Entering a unique flu season - Take preventative measures now to protect yourself
Flu season is upon us. Each year in the United States, an average 5-10 percent of the population contracts the seasonal flu. Those at high risk for the seasonal flu include elderly, children, pregnant women and people with certain chronic medical conditions. Health officials advise everyone over 50 to get a seasonal flu shot. I encourage employees to consider the seasonal flu shot to protect themselves, coworkers and their loved ones.
This year will be especially challenging because there is a second flu virus, the “pandemic H1N1 flu”, also known as swine flu.
The regular flu vaccine won’t protect you against H1N1. That will require a separate inoculation once that vaccine starts arriving in mid-October. The Center for Disease Control (CDC) has identified five high risk priority groups to receive the H1N1 vaccine (children and young adults, pregnant women, health care workers, people caring for infants under 6 months of age and people aged 25-64 with underlying medical conditions such as asthma, immune-deficiencies, diabetes, etc).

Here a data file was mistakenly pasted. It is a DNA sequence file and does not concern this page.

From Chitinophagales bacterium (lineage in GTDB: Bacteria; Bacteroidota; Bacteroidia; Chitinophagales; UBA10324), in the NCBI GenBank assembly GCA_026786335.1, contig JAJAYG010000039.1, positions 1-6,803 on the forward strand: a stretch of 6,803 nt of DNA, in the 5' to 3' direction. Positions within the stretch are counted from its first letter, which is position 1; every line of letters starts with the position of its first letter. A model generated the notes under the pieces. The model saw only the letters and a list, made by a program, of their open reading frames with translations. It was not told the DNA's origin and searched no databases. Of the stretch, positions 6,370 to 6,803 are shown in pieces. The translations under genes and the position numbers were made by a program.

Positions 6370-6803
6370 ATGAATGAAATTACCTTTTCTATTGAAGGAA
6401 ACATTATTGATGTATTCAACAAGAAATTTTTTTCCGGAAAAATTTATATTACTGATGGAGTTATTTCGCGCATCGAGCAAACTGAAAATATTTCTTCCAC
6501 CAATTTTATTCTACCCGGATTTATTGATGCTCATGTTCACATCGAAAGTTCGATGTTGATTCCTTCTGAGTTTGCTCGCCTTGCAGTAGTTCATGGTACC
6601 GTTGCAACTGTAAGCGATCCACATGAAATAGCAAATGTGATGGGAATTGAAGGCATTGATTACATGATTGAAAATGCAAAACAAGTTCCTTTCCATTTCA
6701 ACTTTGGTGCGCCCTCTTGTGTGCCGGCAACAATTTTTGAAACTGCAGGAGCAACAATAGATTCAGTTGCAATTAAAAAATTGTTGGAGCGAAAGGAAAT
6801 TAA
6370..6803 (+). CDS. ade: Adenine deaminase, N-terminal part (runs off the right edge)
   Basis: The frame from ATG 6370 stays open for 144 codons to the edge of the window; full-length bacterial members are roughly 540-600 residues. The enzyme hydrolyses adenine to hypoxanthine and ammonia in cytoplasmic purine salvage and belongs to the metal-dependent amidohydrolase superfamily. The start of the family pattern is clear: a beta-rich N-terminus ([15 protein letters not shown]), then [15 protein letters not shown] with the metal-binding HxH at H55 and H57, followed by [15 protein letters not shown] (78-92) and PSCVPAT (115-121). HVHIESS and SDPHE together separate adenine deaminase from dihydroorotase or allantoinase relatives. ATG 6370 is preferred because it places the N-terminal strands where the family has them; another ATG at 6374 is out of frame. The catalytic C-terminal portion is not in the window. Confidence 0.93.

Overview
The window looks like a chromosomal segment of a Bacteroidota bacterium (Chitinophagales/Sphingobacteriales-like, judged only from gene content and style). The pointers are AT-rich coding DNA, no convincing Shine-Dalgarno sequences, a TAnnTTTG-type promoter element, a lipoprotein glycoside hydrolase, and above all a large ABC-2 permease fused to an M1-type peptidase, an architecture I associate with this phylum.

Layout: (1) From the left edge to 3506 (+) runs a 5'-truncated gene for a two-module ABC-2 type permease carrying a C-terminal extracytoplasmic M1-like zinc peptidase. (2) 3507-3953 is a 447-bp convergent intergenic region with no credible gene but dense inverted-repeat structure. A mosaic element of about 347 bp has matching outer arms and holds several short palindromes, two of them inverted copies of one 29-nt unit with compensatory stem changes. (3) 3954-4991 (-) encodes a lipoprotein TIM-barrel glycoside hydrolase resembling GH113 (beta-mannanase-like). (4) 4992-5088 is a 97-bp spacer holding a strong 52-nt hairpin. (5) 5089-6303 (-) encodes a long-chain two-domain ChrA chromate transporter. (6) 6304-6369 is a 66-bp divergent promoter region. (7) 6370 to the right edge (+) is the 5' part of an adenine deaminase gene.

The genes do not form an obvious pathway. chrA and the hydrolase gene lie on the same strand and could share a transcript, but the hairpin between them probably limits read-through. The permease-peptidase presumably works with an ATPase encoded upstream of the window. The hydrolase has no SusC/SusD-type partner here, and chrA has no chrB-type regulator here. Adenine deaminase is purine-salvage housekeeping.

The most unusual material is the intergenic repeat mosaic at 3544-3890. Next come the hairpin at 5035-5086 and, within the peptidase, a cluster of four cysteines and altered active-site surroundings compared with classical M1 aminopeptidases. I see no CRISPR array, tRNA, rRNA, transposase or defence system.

The CDC recommends getting the seasonal flu shot now before the lines start forming for the H1N1 vaccine next month.
Meantime, here are some everyday steps you can take to prevent the spread of germs:
- Cover your nose and mouth with a tissue when you cough or sneeze. Throw the tissue in the trash after you use it.
Or cough and sneeze into your elbow.
- Wash your hands often with soap and water, especially after you cough or sneeze. Alcohol-based hand cleaners are also effective if no hand-washing facilities are nearby.
- Avoid touching your mouth, nose or eyes.
- Stay home if you get sick. Remain at home until you’re free from fever without using fever reducers (a measurable temperature of 100 degrees F or higher) for 24 hours.
You will read and hear much about this year’s flu season. Our goal is to provide you with the most up-to-date and accurate information about prevention and to develop effective policies about what happens if you do get the flu.
We are in this together.